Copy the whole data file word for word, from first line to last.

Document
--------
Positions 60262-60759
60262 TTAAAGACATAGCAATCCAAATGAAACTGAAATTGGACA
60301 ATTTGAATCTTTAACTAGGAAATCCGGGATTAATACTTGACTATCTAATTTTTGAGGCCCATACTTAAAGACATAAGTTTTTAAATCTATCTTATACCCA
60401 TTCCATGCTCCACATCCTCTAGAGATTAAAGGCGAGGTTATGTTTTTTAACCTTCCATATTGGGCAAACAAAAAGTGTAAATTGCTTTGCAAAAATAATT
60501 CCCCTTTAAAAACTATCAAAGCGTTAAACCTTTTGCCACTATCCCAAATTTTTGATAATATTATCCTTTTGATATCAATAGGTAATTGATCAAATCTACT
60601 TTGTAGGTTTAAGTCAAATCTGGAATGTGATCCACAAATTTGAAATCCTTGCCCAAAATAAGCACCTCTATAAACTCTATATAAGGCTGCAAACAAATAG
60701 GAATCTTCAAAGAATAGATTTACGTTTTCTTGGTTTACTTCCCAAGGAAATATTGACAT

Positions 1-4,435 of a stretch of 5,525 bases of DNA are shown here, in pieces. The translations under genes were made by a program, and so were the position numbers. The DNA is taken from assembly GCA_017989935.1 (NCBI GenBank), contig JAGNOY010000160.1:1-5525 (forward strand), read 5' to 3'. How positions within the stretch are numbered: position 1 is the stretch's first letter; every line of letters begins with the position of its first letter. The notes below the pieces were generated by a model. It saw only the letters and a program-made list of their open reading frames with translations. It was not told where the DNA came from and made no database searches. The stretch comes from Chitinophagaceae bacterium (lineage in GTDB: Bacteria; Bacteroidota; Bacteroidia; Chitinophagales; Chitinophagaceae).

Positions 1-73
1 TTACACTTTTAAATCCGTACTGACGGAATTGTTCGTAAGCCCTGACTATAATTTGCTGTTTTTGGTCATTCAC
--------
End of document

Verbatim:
Positions 60262-60759
60262 TTAAAGACATAGCAATCCAAATGAAACTGAAATTGGACA
60301 ATTTGAATCTTTAACTAGGAAATCCGGGATTAATACTTGACTATCTAATTTTTGAGGCCCATACTTAAAGACATAAGTTTTTAAATCTATCTTATACCCA
60401 TTCCATGCTCCACATCCTCTAGAGATTAAAGGCGAGGTTATGTTTTTTAACCTTCCATATTGGGCAAACAAAAAGTGTAAATTGCTTTGCAAAAATAATT
60501 CCCCTTTAAAAACTATCAAAGCGTTAAACCTTTTGCCACTATCCCAAATTTTTGATAATATTATCCTTTTGATATCAATAGGTAATTGATCAAATCTACT
60601 TTGTAGGTTTAAGTCAAATCTGGAATGTGATCCACAAATTTGAAATCCTTGCCCAAAATAAGCACCTCTATAAACTCTATATAAGGCTGCAAACAAATAG
60701 GAATCTTCAAAGAATAGATTTACGTTTTCTTGGTTTACTTCCCAAGGAAATATTGACAT

Positions 1-4,435 of a stretch of 5,525 bases of DNA are shown here, in pieces. The translations under genes were made by a program, and so were the position numbers. The DNA is taken from assembly GCA_017989935.1 (NCBI GenBank), contig JAGNOY010000160.1:1-5525 (forward strand), read 5' to 3'. How positions within the stretch are numbered: position 1 is the stretch's first letter; every line of letters begins with the position of its first letter. The notes below the pieces were generated by a model. It saw only the letters and a program-made list of their open reading frames with translations. It was not told where the DNA came from and made no database searches. The stretch comes from Chitinophagaceae bacterium (lineage in GTDB: Bacteria; Bacteroidota; Bacteroidia; Chitinophagales; Chitinophagaceae).

Positions 1-73
1 TTACACTTTTAAATCCGTACTGACGGAATTGTTCGTAAGCCCTGACTATAATTTGCTGTTTTTGGTCATTCAC